After the Tebow Ad

The Super Bowl ad featuring Tim Tebow and his mother that caused so much angst and controversy before it aired turned out to be mild, understated and forgettable. Now we know why CBS felt it could use the spot to move away from its long-time ban on issue advertising during the NFL’s big game. We also know that the actual ad made the argument by abortion rights groups that the ad would be inappropriately “divisive” for an American sports ritual designed to bring us together seem even more ridiculous than it was—no mean trick.

In the ad, Quarterback Tebow and his mother never did tell the story of his birth after Pam Tebow had been counseled to terminate her pregnancy. You had to go to a website to read about it. Indeed, had the various advocacy groups that opposed the ad just kept their collective rage to themselves, few viewers would know about the pro-life aspects of the Tebow story. All of the ad’s work was done before it ran, thank to the pre-Super Bowl sputtering of NARAL, NOW, and their colleagues. Continue reading

More Tebow Ad Ethics: Allred’s Complaint

The much-anticipated Super Bowl ad telling the story of how quarterback Tim Tebow was born because his mother rejected a doctor’s advice to have him aborted for medical reasons is spinning off ethical issues at a dizzying rate.

Some are easily settled, as Ethics Alarms has already noted. There is nothing wrong with a Super Bowl ad raising substantive issues in the middle of beer commercials and tackles, as some have (incredibly) argued. There is nothing unethical about CBS changing its policy regarding issue-oriented commercials.  The fact that the network rejected such ads in the past does not make it hypocritical now. CBS, having ended a blanket prohibition, must now be fair and reasonable in deciding which issue ads to accept. Let’s see how it goes before we cry foul.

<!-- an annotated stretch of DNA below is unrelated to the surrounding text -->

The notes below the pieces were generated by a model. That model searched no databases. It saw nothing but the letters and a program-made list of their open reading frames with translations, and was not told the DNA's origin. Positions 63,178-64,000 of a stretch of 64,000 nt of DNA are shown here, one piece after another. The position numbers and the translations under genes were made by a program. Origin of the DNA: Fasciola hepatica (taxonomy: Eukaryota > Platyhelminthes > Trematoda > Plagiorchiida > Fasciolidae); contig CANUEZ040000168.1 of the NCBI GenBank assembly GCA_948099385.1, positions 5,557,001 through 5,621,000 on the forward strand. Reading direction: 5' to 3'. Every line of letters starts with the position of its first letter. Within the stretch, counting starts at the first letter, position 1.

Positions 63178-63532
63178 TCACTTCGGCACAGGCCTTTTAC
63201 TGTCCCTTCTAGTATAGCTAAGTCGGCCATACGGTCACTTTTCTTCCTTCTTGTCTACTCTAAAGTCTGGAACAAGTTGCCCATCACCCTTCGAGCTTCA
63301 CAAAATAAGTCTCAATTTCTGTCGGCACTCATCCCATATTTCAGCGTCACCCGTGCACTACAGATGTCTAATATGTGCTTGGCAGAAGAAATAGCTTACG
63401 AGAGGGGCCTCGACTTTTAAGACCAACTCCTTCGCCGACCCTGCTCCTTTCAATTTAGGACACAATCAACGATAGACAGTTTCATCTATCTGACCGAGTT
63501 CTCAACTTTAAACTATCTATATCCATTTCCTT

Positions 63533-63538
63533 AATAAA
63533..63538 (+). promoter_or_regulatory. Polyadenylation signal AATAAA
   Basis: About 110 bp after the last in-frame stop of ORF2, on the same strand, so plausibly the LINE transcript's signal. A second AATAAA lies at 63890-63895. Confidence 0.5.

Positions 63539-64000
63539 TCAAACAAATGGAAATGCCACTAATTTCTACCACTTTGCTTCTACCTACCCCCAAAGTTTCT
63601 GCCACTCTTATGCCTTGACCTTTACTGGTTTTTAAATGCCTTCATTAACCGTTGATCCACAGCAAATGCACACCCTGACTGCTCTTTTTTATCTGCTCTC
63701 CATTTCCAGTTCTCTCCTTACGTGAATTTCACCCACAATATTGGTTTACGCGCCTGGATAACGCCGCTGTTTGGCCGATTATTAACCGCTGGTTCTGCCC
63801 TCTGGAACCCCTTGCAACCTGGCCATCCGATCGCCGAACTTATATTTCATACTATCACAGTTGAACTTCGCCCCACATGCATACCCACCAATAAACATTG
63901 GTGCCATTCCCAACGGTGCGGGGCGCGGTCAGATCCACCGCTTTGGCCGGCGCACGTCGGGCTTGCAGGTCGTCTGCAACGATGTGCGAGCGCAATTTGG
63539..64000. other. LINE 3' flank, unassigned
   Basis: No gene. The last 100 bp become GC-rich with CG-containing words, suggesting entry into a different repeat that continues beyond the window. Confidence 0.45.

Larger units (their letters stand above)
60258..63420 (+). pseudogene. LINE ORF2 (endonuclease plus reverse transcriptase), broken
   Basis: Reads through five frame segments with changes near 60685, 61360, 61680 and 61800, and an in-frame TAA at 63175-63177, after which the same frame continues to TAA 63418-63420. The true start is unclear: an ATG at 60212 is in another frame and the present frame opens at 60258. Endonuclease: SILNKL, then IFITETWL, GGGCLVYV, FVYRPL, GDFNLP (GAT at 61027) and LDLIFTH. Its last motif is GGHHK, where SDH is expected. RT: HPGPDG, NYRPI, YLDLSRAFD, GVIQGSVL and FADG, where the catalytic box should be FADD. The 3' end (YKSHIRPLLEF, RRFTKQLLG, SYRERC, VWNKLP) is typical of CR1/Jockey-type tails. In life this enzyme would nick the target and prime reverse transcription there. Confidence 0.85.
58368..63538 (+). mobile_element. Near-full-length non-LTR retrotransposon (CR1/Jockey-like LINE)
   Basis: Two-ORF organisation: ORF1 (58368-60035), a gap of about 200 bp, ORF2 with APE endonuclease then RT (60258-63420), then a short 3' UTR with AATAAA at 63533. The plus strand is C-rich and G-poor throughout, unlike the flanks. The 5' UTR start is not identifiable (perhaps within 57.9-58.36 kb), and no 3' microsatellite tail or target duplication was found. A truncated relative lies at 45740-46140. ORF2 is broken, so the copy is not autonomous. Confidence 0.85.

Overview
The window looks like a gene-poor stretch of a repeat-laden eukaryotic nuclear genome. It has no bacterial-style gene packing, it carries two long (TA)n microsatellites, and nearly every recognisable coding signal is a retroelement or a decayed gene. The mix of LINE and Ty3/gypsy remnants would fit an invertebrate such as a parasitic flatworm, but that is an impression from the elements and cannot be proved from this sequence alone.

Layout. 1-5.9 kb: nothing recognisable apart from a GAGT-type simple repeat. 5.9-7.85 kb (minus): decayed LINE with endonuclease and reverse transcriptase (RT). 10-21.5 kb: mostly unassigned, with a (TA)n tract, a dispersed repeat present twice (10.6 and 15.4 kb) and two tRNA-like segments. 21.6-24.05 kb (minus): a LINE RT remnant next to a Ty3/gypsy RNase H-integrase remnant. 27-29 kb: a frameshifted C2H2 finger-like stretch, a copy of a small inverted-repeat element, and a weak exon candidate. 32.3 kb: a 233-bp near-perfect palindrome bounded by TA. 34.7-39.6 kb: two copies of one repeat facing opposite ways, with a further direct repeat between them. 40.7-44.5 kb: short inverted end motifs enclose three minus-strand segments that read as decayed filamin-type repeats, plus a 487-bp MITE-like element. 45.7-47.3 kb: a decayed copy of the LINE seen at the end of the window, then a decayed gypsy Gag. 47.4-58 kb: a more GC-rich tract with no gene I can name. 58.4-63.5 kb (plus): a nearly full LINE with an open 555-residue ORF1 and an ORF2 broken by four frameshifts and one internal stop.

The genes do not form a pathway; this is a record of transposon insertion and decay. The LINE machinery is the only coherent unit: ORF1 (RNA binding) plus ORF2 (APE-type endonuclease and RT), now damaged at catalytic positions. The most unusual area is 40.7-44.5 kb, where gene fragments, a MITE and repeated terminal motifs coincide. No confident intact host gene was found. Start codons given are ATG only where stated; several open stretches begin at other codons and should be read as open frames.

And there is nothing “anti-choice” about a woman’s story of how she chose not to abort her son, and is glad she did. It is not even an anti-abortion ad, unless the pro-abortion movement literally believes that it is wrong not to have an abortion. She had a choice, and she made it. The message of the ad does encourage thought about the consequences of having the procedure, which is unequivocally good.

Now, however, Hollywood lawyer and woman’s rights advocate Gloria Allred has suggested that Tebow and his mother are spinning a tale that is inspiring, powerful, and full of baloney, and she has sent CBS a letter of protest. Continue reading

Super Sunday Ethics: Tim Tebow’s Pro-Life Superbowl Ad

N.F.L. quarterback Tim Tebow is in the middle of a fierce culture wars controvesy because he agreed to let his life story be the centerpiece of a Super Bowl ad created by Focus on the Family, the evangelical group founded by James Dobson. has bought air time during the Super Bowl. The ad features Tebow and his mother relating how she rejected the advice of doctors when urged her to have an abortion. She had the baby, and he grew up to be a football star. A touchdown for the anti-abortion team.

Some women’s groups, including the National Organization for Women, are petitioning  CBS not to air the ad during next month’s Super Bowl, always one of the most-watched television events of the year. Continue reading